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Re: Generic Modeling

From: Matt Wigdahl <mlwigdahl_at_yahoo.com>
Date: 3 Jan 2002 14:56:13 -0800
Message-ID: <f94322ea.0201031456.6e472e14@posting.google.com>


jraustin1_at_hotmail.com (James) wrote in message news:<a6e74506.0201031125.57a1b251_at_posting.google.com>...

> >
> > First, 100 randomly arranged objects are not very useful.
> Maybe not but sometimes reality is that way and chaos is the norm not
> order

This statement is pretty fatalistic. Can you provide an example of a realistic situation comprising 100 objects that have meaning when arranged in any arbitrary configuration of relationships?

> > I would say that an OODBMS has an advantage over an RDBMS when you are
> > using an OO programming language for logic AND your serialization
> > needs can be handled (nearly) transparently and efficiently by the
> > OODBMS. An RDBMS has the advantage
> > when your data has to be accessed by a non-OODBM system.
>
> XDb is not a serialization of objects in a oo programming environment.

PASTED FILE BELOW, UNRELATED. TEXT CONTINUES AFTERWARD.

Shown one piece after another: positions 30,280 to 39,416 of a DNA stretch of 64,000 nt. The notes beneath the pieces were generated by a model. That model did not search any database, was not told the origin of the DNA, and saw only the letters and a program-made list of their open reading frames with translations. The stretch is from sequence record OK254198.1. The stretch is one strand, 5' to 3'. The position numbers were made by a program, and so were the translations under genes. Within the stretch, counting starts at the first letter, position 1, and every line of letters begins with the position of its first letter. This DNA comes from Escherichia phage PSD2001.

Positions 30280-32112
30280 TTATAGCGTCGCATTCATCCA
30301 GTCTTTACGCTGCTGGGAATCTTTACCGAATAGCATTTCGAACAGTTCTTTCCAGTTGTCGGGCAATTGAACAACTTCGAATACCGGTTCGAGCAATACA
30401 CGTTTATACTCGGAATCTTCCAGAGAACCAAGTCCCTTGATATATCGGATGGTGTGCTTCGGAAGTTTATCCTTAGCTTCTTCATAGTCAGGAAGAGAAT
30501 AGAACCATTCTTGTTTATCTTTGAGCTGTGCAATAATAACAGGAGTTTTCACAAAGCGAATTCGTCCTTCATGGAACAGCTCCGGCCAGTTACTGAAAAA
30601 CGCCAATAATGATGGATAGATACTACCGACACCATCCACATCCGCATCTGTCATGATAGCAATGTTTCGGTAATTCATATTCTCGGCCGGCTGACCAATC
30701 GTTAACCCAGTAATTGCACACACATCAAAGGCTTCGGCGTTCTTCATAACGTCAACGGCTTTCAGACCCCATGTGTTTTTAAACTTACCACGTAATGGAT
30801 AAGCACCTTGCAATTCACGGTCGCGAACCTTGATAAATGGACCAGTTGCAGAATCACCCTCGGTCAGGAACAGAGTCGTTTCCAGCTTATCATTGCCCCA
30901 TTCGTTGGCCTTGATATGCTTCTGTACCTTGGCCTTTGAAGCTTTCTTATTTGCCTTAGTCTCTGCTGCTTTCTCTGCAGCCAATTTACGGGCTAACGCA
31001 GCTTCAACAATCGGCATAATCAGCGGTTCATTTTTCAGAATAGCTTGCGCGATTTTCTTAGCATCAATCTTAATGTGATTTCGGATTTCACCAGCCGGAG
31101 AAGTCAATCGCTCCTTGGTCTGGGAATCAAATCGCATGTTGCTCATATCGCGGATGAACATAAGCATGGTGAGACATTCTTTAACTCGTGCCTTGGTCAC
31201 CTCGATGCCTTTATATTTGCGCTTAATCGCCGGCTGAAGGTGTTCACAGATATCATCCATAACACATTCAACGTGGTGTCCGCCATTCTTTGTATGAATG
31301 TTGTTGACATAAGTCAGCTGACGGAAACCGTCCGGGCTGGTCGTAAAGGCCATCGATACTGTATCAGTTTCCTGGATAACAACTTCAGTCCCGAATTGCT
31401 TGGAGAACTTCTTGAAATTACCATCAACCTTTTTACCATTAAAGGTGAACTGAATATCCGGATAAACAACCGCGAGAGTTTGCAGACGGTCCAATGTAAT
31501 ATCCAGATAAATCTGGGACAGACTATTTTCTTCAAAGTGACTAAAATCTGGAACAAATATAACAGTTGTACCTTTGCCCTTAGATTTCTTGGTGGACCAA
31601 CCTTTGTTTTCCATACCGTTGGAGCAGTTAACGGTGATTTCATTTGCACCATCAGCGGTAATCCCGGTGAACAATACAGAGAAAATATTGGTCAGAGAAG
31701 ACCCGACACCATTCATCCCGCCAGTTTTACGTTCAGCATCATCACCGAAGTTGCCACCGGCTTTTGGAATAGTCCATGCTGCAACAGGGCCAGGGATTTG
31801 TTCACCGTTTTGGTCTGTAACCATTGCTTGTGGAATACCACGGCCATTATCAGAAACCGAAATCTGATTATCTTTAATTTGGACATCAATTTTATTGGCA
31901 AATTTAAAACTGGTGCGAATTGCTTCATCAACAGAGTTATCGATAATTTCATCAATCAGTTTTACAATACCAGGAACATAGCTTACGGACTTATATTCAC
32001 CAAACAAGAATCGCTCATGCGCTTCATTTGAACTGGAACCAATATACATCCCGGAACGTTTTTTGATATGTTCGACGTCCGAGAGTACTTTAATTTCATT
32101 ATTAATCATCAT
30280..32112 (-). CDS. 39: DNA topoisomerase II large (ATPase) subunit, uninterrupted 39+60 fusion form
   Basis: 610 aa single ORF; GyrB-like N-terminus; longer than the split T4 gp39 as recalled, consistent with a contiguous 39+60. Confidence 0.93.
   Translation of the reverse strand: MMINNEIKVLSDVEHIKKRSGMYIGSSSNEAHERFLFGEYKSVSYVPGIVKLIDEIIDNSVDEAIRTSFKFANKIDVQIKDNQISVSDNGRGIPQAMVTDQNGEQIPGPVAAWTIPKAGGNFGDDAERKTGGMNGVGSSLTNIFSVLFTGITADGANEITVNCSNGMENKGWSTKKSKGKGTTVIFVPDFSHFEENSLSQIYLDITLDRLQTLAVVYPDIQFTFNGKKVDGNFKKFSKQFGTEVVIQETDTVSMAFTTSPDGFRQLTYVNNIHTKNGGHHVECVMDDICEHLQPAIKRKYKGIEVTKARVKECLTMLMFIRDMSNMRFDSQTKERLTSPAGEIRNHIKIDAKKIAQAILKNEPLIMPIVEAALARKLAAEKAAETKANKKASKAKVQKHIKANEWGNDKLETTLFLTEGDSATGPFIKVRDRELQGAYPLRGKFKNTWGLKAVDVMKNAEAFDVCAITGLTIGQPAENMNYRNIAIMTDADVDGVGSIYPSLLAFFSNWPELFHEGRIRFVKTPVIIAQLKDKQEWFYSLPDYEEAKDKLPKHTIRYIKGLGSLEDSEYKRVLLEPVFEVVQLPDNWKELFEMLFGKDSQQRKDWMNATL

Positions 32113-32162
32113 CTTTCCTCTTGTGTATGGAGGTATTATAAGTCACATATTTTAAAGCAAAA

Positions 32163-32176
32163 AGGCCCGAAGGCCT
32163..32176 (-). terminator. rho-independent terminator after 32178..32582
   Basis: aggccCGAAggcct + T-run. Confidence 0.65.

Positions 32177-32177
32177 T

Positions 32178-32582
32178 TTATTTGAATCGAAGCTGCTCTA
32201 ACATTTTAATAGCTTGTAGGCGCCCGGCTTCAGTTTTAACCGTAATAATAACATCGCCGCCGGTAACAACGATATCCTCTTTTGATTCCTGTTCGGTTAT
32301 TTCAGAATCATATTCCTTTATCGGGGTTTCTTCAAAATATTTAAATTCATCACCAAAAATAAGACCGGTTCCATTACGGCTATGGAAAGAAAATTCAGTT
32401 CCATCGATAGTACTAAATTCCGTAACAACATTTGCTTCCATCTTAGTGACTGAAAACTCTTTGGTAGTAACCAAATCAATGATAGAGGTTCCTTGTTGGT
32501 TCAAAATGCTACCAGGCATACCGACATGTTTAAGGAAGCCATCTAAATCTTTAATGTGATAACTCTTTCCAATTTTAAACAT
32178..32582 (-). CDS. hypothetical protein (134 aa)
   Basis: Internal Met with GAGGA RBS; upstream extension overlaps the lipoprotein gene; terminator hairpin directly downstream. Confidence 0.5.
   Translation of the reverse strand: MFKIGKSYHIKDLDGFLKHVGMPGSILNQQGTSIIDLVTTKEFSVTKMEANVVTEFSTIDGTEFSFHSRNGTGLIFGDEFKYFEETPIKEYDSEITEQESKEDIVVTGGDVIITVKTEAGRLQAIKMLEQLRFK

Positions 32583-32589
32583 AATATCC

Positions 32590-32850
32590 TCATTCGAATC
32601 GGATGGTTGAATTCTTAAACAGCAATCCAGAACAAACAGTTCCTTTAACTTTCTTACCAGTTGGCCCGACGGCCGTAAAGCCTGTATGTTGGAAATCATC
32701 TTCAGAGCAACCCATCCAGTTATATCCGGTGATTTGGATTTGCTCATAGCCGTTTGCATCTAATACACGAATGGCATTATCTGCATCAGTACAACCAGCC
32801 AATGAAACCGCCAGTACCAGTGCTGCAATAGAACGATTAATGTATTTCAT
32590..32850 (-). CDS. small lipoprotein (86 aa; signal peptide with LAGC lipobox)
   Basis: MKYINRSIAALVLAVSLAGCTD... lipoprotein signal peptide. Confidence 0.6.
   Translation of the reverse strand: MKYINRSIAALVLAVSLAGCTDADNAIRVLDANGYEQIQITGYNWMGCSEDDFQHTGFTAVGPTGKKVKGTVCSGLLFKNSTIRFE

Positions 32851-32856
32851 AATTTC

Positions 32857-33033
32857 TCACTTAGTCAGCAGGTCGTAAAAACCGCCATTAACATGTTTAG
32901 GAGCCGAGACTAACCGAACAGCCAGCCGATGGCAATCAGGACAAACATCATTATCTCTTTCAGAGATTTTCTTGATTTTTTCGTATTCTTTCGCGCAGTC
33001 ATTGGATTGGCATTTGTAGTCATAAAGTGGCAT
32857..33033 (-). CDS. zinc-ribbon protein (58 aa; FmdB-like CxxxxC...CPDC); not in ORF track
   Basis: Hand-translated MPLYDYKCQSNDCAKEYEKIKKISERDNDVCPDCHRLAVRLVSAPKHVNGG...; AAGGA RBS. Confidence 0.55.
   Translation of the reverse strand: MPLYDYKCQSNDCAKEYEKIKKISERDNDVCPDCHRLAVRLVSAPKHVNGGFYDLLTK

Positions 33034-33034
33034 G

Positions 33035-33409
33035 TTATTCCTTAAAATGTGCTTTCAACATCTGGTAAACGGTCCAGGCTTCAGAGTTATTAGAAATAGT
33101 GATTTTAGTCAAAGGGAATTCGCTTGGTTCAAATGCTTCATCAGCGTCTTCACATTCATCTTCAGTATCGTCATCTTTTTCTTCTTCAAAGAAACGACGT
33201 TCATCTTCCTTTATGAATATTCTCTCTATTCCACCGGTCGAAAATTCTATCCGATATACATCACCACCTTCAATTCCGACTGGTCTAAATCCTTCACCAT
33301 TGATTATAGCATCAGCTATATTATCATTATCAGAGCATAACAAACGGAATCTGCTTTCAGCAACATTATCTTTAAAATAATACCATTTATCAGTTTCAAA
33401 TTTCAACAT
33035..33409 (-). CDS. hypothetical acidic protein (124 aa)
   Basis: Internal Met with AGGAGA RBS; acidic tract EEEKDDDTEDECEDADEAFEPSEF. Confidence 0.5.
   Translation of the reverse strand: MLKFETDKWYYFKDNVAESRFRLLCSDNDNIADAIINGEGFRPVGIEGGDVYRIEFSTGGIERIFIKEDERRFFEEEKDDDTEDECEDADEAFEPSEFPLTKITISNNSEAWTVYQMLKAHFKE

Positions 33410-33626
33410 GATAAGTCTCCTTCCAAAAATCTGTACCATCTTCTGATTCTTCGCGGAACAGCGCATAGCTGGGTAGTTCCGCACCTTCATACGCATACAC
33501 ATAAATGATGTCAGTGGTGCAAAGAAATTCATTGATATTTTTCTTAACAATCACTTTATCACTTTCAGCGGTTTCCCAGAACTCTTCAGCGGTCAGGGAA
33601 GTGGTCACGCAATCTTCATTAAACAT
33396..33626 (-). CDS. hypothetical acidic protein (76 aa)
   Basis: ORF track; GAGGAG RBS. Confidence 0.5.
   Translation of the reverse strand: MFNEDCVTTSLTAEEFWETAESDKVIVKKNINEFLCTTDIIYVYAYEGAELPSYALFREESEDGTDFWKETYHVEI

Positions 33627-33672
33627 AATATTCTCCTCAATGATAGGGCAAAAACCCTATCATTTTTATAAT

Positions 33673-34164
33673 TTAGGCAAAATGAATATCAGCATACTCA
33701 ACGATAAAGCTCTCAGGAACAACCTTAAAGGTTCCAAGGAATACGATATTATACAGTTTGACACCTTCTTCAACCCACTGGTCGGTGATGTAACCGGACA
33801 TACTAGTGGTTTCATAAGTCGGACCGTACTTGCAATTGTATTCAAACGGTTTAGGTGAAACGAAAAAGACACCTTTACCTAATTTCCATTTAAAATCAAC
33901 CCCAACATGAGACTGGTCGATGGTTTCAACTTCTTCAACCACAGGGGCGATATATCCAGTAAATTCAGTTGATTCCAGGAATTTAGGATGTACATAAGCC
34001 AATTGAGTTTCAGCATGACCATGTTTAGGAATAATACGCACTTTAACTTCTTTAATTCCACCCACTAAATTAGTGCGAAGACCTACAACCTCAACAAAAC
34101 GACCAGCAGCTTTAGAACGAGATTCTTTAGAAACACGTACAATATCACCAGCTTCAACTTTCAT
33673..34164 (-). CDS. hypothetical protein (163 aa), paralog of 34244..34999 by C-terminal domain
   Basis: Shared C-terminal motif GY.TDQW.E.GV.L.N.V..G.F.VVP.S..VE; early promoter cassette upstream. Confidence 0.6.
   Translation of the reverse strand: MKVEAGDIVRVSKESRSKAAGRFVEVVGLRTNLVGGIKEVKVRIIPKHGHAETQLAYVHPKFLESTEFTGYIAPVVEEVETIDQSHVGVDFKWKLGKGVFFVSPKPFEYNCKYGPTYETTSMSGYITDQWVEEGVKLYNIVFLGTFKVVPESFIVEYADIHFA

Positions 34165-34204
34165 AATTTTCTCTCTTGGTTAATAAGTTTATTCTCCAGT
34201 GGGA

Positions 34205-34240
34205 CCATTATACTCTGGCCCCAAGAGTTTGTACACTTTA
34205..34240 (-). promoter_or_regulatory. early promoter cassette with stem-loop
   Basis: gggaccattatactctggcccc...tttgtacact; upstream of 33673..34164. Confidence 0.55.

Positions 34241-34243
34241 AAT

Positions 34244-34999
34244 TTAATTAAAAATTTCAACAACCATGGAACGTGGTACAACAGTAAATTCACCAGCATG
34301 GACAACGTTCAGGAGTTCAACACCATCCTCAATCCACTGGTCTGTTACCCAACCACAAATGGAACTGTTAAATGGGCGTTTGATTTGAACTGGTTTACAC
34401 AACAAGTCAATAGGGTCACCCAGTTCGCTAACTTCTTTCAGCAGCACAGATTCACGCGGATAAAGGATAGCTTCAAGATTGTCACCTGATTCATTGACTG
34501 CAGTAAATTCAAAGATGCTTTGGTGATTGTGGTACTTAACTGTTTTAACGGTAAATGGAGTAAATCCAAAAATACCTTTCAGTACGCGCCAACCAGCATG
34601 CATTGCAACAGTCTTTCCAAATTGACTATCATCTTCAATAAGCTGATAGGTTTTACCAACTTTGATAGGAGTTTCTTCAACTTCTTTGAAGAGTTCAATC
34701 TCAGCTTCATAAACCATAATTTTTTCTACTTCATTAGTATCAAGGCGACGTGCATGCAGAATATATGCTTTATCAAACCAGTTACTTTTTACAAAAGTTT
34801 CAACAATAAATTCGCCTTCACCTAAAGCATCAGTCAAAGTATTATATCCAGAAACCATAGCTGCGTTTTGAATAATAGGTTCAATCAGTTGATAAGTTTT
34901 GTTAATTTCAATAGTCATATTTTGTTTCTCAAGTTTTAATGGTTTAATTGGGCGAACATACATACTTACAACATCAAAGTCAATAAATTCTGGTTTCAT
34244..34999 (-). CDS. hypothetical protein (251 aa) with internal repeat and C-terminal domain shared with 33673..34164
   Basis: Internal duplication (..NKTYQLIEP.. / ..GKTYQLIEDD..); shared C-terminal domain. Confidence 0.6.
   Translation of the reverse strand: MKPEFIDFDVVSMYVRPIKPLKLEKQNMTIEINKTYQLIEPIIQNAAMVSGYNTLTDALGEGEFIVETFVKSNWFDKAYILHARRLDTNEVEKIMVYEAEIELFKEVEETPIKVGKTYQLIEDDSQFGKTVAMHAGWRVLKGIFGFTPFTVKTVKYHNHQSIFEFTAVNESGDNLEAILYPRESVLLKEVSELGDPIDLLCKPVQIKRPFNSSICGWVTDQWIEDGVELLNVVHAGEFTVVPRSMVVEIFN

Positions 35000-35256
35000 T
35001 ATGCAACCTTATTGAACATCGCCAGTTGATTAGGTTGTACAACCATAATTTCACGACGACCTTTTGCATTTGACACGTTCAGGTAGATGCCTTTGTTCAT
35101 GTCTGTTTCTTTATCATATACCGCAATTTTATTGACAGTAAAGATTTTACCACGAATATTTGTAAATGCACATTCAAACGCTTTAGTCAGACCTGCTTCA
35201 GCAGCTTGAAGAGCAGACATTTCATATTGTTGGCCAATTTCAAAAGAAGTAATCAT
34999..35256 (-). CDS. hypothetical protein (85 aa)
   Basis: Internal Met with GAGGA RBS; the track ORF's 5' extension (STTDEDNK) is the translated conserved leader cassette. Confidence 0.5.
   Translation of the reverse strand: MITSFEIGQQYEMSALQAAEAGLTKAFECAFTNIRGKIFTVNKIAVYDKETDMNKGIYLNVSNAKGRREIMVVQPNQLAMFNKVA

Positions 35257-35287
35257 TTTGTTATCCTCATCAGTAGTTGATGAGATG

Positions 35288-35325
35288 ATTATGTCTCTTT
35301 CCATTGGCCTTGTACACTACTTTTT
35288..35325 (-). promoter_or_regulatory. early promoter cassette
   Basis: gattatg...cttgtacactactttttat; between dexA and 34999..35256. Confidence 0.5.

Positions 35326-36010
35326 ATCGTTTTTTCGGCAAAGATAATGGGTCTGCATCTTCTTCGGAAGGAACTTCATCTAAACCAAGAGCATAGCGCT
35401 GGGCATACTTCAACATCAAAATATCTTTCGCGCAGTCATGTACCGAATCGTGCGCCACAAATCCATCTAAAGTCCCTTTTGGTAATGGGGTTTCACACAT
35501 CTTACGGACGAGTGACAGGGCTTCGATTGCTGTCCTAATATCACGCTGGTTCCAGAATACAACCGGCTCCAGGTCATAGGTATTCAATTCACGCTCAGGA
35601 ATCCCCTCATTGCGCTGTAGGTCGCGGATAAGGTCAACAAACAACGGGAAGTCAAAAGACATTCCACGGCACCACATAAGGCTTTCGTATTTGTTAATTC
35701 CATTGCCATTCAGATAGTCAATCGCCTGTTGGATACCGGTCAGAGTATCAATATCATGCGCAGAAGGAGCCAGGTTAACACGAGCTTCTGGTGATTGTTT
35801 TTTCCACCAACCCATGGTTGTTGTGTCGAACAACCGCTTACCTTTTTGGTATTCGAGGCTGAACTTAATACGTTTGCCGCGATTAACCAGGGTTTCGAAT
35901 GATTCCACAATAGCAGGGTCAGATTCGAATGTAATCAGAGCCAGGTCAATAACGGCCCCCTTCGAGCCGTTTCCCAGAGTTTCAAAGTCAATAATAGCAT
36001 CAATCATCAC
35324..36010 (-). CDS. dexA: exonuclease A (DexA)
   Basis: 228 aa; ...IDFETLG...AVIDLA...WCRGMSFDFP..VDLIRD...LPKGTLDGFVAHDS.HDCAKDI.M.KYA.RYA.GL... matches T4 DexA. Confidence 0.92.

> XDb is a database like Access and SQL Server but much simpler and
> smaller yet more flexible and faster. XDb is accessible via a simple
> GUI interface and by programming environments capable of calling a
> DLL, for example VB, VB Script, ASP, C, C++, ASP, Delphi
> (www.xdb1.com/Dev/API).
>

In what way is XDb like SQL Server?

SQL Server supports multiple users. XDb doesn't. SQL Server can survive a brief power outage. XDb can't. SQL Server databases can be larger than 2GB. XDb databases can't. SQL Server implements transactional processing. XDb doesn't. SQL Server supports an interpreted, declarative query language. XDb doesn't.
SQL Server supports access control via locking. XDb doesn't. SQL Server uses the relational model. XDb uses an object model.

I guess they both hold data, but other than that there is little basis for comparison between the feature sets of XDb and SQL Server. Received on Thu Jan 03 2002 - 16:56:13 CST

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